Clive Irving, on the other hand, recalls Diana’s death with absolute clarity. The royal expert and founding editor of Condé Nast Traveller shares with me that he remembers her death “extremely clearly”, with the following few hours fuelled by lots of caffeine and decisions on how to cover the sudden death of the “fairytale princess”. Another word that really encapsulates that news cycle, Irving explains, is speed.

“You have to appreciate that we went from the car crash in Paris to her funeral in one week,” he says. In death, overnight Diana gained this enduring status that she was never quite able to achieve in her lifetime. I quiz him on the hypothetical – if Diana were alive today, what would she be doing? Irving does not miss a beat. “Oh, she’d be a United Nations goodwill ambassador, throwing herself into something like that.” Like Audrey Hepburn, he adds, Diana would have her sleeves rolled up and would be furiously busy being the people’s princess. And in her trouser pocket she would have an iPhone, home to an Instagram account with “500 million followers. You just know that she’d be an Instagram queen,” he says.

A few days before my visit to Kensington Gardens, I asked two female friends, what was the first thing that came to mind when someone mentioned Diana? Simultaneously, both said “revenge dress”. It’s almost 28 years since that off-the-shoulder number, which was actually commissioned from Armenian designer Christina Stambolian three years earlier but considered too daring at the time, made its appearance at a Vanity Fair party in London on the same night that Prince Charles admitted to adultery in a televised interview. The cocktail dress went from outrageous to a necessary suit of armour. “Iconic,” my two friends concluded.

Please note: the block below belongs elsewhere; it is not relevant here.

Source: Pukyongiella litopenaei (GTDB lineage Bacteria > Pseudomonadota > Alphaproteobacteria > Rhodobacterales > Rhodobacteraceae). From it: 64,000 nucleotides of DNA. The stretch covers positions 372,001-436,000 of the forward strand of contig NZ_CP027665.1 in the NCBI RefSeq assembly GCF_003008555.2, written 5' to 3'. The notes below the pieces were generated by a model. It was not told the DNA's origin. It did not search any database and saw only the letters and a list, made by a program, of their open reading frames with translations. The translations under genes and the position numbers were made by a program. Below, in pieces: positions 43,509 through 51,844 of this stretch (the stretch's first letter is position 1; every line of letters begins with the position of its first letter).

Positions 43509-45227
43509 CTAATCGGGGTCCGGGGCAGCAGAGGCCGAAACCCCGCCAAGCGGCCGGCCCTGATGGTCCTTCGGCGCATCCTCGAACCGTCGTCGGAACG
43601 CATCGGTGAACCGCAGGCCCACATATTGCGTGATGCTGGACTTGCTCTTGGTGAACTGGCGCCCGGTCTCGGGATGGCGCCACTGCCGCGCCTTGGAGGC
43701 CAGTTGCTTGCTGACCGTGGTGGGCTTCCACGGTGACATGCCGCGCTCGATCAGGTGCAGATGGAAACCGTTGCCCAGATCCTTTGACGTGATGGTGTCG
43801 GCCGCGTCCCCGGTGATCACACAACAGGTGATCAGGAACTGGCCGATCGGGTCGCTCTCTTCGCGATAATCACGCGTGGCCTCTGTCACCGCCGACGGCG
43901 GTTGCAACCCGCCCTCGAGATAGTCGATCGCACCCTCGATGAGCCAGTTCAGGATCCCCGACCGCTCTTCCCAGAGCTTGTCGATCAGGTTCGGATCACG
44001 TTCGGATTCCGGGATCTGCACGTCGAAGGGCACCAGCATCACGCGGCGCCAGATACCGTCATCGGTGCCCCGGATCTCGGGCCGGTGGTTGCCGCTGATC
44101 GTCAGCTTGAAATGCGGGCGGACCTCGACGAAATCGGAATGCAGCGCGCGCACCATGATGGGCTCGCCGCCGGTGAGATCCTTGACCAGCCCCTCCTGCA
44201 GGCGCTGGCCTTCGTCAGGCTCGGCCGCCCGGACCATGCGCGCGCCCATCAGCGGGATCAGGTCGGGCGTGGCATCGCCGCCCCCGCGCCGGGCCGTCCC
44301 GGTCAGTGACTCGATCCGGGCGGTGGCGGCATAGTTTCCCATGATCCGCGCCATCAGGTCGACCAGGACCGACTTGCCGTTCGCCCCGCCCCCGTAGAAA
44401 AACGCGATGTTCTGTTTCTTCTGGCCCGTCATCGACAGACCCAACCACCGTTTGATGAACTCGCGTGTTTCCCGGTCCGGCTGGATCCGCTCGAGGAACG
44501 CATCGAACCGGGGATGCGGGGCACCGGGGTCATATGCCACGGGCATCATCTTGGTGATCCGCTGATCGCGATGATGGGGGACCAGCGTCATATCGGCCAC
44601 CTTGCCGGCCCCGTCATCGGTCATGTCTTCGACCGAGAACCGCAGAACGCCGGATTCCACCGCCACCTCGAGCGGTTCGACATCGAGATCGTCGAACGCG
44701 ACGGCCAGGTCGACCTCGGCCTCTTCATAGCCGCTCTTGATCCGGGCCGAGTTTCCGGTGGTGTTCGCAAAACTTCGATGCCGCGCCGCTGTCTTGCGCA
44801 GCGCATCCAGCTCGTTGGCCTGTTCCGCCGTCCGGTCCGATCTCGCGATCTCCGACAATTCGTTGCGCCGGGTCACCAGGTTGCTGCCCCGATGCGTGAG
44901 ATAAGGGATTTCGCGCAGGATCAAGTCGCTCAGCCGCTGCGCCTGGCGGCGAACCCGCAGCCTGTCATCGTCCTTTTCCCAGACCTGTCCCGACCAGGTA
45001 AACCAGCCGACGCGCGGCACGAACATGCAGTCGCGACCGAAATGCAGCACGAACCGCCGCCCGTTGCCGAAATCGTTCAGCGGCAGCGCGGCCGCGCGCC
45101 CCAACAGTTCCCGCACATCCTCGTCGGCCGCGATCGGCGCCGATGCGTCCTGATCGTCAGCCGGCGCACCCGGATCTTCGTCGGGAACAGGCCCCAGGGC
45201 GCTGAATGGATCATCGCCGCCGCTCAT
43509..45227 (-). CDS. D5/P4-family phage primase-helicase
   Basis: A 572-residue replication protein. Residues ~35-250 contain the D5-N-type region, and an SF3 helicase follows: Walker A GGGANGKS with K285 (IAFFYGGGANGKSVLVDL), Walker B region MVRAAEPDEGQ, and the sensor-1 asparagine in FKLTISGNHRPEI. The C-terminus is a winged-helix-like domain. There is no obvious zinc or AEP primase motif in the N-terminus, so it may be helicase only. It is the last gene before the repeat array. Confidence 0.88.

Photo: Anwar Hussein/WireImage

However, it isn’t just occasionwear looks that Diana is associated with today. She also pulled off athleisure outfits consisting of oversized sweaters and cycling shorts, before the pandemic popularised these looks as millennial and Gen Z working from home attire – just ask Vogue magazine, which in 2020 explained how “Princess Diana aced pandemic chic before it became a thing”.

Was this the result of a slow news cycle during lockdown, or perhaps a sign that young women today still look to the princess for inspiration on what to wear?